[01:15:09] By the way y'all before we go some sad news here. My friend and friend of the show, Anastasia Golovashkina, she sadly passed away this week. Some of you may remember her. She called me a long time ago and emailed me on Feedback Friday, a long, long time ago, because she told me that she had a brain tumor and that she was only going to have a few more years to live. And she wanted me to advise her on how she should spend those years, which actually is an incredible honor and kind of a heavy lift, right? You don't want to get that one wrong.
[01:15:40] And we stayed friends over time. She actually came and visited me and we go carted around San Francisco and did all these fun things. And she always had a great sense of humor about it. She actually called that her Make-A-Wish foundation trip, which is dark, but also, she just had a great sense of humor about the whole thing and a really good attitude about the whole thing. And then I did a show that morning with Malcolm Gladwell, who she met and took photos with and it's her favorite author. So I was just glad to be a part of that. We stayed in touch.
[01:16:06] She got a job with Elizabeth Warren because, of course, everybody wanted her to go travel the world and do all these things that honestly were their wishes of things they wanted to do. And she wanted to make a mark on the world, even if she wasn't going to be part of it in a few short years, which I think is very admirable. So instead of going to Greece and backpacking around Europe, she went to Boston in the winter and told me she had absolutely no regrets because she was spending her final years with her friends and making a difference while she could. And she was and is an inspiration. In her passing away last week, the world truly lost a good one, people. So treasure your friends, treasure your family, and most importantly, treasure your time on this earth because some of us would trade it all for just one more day.
[01:16:51] And call your parents after work, y'all. Let the kids stay up past bedtime with an extra book, hug your best friend, take an extra loop around the block with your dog. You just never know how many more loops around the block you've got. I hope you all got some wisdom from today's show. And I want to thank everyone who wrote in this week and everyone who listened. Thank you so much. We do this show for you.
[01:17:10] Go back and check out Ben Hardy and Robert Greene, if you haven't yet. And of course, I'm booking these great people on the show using my network, using software, systems, and tiny habits. That's how I maintain so many great relationships with so many amazing people. I'm teaching you how to do that in our Six Minute Networking course. And that course is free over on the Thinkific platform at jordanharbinger.com/course. I'm teaching you how to dig that well before you get thirsty and build relationships before you need them. Because if you need them, you're too late to build them and the drills take a few minutes a day, kind of a no-excuses type of thing, jordanharbinger.com/course.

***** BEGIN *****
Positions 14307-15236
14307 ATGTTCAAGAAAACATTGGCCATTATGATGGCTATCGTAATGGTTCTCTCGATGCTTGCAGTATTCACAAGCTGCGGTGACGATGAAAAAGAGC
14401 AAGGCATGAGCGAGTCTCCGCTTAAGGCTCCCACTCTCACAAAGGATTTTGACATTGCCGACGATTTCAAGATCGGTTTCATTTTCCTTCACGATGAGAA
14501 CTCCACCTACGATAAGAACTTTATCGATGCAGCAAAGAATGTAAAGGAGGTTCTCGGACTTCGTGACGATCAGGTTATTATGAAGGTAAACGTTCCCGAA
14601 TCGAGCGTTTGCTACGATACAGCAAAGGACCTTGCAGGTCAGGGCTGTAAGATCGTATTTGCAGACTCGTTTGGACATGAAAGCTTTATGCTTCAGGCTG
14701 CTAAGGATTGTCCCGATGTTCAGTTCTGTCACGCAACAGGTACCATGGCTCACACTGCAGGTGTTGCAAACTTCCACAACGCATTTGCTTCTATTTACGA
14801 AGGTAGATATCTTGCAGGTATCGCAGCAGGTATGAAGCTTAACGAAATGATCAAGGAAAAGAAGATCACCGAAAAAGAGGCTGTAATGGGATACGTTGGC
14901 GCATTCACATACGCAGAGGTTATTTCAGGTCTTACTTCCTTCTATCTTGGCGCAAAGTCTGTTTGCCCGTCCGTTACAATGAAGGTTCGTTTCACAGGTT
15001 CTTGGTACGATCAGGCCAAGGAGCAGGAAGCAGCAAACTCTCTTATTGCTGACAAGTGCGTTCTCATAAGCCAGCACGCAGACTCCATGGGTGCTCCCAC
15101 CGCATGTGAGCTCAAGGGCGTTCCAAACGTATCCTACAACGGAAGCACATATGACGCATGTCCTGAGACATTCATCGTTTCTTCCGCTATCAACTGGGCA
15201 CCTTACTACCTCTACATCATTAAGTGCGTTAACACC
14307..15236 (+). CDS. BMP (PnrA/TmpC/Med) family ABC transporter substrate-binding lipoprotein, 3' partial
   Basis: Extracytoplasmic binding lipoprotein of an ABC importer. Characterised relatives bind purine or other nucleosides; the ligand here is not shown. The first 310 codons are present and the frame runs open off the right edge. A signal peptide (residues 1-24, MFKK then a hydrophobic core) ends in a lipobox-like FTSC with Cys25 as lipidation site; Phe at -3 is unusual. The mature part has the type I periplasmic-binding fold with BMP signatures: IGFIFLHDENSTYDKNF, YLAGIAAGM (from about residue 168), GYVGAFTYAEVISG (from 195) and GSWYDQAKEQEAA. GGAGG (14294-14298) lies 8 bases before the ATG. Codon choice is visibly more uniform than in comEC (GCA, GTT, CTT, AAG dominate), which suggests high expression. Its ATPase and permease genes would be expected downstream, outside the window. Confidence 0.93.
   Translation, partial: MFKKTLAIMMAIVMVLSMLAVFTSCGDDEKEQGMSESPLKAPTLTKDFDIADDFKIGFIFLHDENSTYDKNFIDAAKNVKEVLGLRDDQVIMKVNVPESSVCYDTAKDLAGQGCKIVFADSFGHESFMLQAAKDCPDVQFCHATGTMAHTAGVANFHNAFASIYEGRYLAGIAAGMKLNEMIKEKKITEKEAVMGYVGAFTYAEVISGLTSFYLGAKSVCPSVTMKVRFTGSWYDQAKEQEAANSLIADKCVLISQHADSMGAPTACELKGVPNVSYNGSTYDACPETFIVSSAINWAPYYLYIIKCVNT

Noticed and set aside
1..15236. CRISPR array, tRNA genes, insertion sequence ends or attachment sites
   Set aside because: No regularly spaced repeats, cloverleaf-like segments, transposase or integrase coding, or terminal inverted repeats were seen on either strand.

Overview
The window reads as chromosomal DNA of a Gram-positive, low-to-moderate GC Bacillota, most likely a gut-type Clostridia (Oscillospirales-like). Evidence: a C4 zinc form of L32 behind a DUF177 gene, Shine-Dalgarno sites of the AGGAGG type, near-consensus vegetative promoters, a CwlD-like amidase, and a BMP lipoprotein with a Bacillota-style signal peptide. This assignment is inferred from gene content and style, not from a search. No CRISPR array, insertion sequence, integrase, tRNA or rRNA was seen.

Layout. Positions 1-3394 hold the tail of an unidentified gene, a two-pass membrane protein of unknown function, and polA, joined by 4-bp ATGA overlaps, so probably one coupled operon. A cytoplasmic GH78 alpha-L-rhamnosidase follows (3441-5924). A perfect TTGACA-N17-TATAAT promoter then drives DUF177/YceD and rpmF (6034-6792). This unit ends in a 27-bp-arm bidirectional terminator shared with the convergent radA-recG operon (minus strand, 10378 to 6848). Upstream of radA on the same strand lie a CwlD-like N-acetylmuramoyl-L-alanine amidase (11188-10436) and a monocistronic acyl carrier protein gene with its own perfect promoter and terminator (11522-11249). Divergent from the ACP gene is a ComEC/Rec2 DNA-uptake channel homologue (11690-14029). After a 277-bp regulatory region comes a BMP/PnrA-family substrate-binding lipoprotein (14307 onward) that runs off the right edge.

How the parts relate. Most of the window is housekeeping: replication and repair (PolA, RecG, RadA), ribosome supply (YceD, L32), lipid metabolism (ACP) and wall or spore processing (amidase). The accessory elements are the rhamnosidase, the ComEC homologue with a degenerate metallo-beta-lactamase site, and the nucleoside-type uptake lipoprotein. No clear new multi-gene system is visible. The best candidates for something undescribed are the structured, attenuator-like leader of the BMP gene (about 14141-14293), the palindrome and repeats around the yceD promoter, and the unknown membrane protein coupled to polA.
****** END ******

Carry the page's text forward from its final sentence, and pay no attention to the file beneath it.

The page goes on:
[01:17:44] A link to the show notes for the episode can be email@example.com. Transcripts are in the show notes. Advertisers, deals, discounts, all at jordanharbinger.com/deals. I'm at Jordan Harbinger on both Twitter and Instagram. You can also connect with me on LinkedIn. I love hearing from you on every platform. You can also find Gabe on Twitter at @GabeMizrahi or on Instagram at @GabrielMizrahi.
[01:18:07] This show is created in association with PodcastOne. My team is Jen Harbinger, Jase Sanderson, Robert Fogarty, Ian Baird, Millie Ocampo, Josh Ballard, and of course, Gabriel Mizrahi. Our advice and opinions are our own. I am a lawyer. I am not your lawyer. I never was a good lawyer. So do your own research before implementing anything you hear on this show. Remember, we rise by lifting others, share the show with those you love. And hey, if you found this episode useful, please share it with somebody else who can use the advice that we gave here today. In the meantime, do your best to apply what you hear on the show, so you can live what you listen, and we'll see you next time.
[01:18:43] We've got a trailer of our interview with Moby, iconic musician and producer. This was a super real conversation about creativity, fame, mental health, money, and what really makes people happy and fulfilled. Moby was really open with this one. And even if you're not a fan of the music, I guarantee you will dig this episode.
[01:19:01] Moby: I grew up in arguably the wealthiest town in the United States, Darien, Connecticut, but my mom and I were on food stamps and welfare.
[01:19:10] My first punk rock show was to an audience of one dog. And my first electronic music show was to Miles Davis.
[01:19:16] Jordan Harbinger: "I wanted to stop the show and patiently explain to the movie stars and the beautiful people that they'd made a mistake. They were celebrating me, but I was in nothing. I was a kid from Connecticut to wore secondhand clothes in the front seat of his mom's car while she cried and tried to figure out where she could borrow money to buy groceries. Now, it was 1999. I was an insecure has-been but we kept playing and the celebrities kept dancing and cheering."
[01:19:38] Moby: The weird thing is things started to go wrong when I stopped feeling that way. 1999, I thought that my career had ended.
[01:19:46] Jordan Harbinger: Yeah.
[01:19:47] Moby: My mom had died of cancer. I was battling substance abuse problems. I was battling panic attacks. I lost my record deal and I was making this one last album. And I was like, "Okay, I'll make this album. I'll put it out. I'll move back to Connecticut. I'll get a job teaching philosophy at some community college." And then all of a sudden, the world embraced me. I handled fame and wealth really disastrously. It was so humiliating. I wouldn't trade any of it.
[01:20:20] Jordan Harbinger: For more for Moby, including how he bounced back from a 400-drink-per-month booze habit, check out episode 196 of The Jordan Harbinger Show.